A whopping 43 percent of Philly voters may not have voter ID, according to new data
The number of Pennsylvanians who might not have the photo ID necessary to vote has more than doubled from earlier estimates. At least 1,636,168 registered voters, or 20 percent, may not have valid PennDOT-issued ID. In Philadelphia, 437,237 people, or 43 percent of city voters, may not possess the valid ID.
A whopping 43 percent of Philly voters may not have voter ID, according to new data
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The number of Pennsylvanians who might not have the photo identification necessary to vote this November has more than doubled: at least 1,636,168 registered voters, or 20 percent of Pennsylvania voters, may not have valid PennDOT-issued ID, according to new data obtained by City Paper. In Philadelphia, an enormous 437,237 people, or 43 percent of city voters, may not possess the valid PennDOT ID necessary to vote under the state’s controversial new law.
?Those are the numbers we sent,? says Nick Winkler, a spokesman for the Pennsylvania Department of State, when asked to confirm the data. ?If you want to add them together, I think it’s misleading.?
The new data, received and processed by the AFL-CIO, for the first time includes voters who had PennDOT licenses that have (as of Monday) been expired since Nov. 6, 2011 or an earlier date. If those people do not renew their licenses, the licenses will be expired by at least one year on election day and thus invalid under the new law. And because the AFL-CIO’s voter file (which shows the already-publicized large number of voters with no PennDOT record) is seven months old, it could actually represent an undercount since it does not address whether those who have registered as voters since January have valid ID.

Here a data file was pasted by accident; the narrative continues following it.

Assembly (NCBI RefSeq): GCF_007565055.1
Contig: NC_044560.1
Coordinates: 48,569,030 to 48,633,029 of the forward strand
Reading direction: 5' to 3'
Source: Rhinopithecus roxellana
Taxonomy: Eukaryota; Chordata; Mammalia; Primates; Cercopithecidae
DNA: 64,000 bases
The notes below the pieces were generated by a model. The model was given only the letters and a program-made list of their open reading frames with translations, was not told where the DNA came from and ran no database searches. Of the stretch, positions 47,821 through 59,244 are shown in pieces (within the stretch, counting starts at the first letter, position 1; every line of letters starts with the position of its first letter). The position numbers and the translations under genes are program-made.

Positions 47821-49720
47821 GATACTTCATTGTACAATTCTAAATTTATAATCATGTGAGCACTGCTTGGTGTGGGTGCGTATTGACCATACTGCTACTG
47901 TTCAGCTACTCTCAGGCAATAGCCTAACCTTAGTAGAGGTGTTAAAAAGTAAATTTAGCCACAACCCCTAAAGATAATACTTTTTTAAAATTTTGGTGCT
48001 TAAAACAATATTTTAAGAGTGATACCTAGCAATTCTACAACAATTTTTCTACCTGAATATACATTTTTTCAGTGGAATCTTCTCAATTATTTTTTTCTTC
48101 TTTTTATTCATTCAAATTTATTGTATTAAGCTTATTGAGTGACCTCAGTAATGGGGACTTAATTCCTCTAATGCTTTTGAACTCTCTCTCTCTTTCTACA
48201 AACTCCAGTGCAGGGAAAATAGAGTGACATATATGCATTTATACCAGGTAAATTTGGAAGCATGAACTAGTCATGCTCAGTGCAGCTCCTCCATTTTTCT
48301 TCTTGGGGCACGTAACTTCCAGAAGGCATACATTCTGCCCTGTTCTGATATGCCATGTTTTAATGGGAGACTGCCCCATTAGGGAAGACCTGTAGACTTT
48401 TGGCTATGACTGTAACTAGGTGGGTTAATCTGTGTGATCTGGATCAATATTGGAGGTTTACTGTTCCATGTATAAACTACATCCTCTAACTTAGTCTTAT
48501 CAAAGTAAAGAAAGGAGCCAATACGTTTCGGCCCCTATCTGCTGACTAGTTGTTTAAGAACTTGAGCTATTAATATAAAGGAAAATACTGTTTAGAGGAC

Pennsylvania’s voter ID law is facing increasing scrutiny. Today, Commonwealth Court hearings begin on a lawsuit brought by civil rights groups, including the Pennsylvania ACLU, which allege that the law violates the state constitution’s guarantee of the right to vote.
And on Monday, the U.S. Attorney General announced that it was investigating whether the law violated the federal Voting Rights Act. In particular, the Department of Justice wants to know upon what basis Republican Gov. Tom Corbett‘s administration declared that just 1 percent of residents lacked valid identification during the legislative debate over the law.
The number of voters who will lack proper ID is indeed indeed impossible to determine: Some voters without PennDOT ID may be inactive, or have a valid form of federal or student identification, while others without proper ID may not have yet registered to vote.